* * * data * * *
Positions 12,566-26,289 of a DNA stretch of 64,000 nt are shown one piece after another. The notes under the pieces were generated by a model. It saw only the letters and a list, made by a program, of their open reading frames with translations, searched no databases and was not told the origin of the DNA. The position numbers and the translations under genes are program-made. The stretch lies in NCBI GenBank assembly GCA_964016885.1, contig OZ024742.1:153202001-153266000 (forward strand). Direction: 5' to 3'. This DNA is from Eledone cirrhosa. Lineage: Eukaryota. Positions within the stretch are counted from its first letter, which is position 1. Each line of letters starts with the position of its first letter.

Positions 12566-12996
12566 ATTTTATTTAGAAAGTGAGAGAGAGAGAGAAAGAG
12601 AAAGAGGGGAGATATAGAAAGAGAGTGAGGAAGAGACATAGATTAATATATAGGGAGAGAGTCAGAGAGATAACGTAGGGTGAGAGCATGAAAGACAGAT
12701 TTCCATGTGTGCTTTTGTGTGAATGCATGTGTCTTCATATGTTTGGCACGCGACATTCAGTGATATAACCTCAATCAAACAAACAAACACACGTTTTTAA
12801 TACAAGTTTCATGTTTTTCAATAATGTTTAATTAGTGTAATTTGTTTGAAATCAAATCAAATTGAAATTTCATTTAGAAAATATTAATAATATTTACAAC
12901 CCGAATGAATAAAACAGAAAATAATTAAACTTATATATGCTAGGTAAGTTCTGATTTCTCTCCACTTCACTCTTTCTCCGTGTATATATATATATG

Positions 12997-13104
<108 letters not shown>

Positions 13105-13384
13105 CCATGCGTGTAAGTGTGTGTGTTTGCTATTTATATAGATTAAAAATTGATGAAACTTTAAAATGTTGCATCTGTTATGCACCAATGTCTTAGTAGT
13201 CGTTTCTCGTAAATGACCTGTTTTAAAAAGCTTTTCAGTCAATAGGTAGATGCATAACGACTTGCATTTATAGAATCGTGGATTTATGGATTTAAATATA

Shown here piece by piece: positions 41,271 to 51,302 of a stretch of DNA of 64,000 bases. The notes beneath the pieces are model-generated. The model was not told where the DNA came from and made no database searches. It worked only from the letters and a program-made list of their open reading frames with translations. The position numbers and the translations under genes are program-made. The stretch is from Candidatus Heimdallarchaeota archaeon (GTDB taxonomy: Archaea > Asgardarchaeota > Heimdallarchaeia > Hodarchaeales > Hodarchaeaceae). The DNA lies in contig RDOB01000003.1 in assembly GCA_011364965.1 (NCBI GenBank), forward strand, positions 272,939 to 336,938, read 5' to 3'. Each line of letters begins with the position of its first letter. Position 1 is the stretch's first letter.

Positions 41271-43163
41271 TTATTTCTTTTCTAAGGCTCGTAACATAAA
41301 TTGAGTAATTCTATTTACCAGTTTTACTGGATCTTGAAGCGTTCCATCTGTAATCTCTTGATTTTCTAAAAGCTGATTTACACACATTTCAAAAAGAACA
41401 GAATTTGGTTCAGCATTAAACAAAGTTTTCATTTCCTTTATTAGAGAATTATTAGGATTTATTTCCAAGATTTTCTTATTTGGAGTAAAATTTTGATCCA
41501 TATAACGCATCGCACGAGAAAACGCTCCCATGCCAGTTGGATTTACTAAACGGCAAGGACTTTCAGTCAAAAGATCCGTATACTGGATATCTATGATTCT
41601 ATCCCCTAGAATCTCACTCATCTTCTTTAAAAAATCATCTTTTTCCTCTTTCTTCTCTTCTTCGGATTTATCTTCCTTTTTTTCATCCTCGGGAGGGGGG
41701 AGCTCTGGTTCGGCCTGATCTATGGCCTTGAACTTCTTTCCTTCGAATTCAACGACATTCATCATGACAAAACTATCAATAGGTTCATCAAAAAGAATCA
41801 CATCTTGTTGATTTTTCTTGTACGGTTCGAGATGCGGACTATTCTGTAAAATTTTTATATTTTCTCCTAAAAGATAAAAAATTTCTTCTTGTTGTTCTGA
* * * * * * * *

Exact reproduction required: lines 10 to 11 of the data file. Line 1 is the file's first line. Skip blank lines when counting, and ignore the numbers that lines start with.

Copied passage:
Positions 13105-13384
13105 CCATGCGTGTAAGTGTGTGTGTTTGCTATTTATATAGATTAAAAATTGATGAAACTTTAAAATGTTGCATCTGTTATGCACCAATGTCTTAGTAGT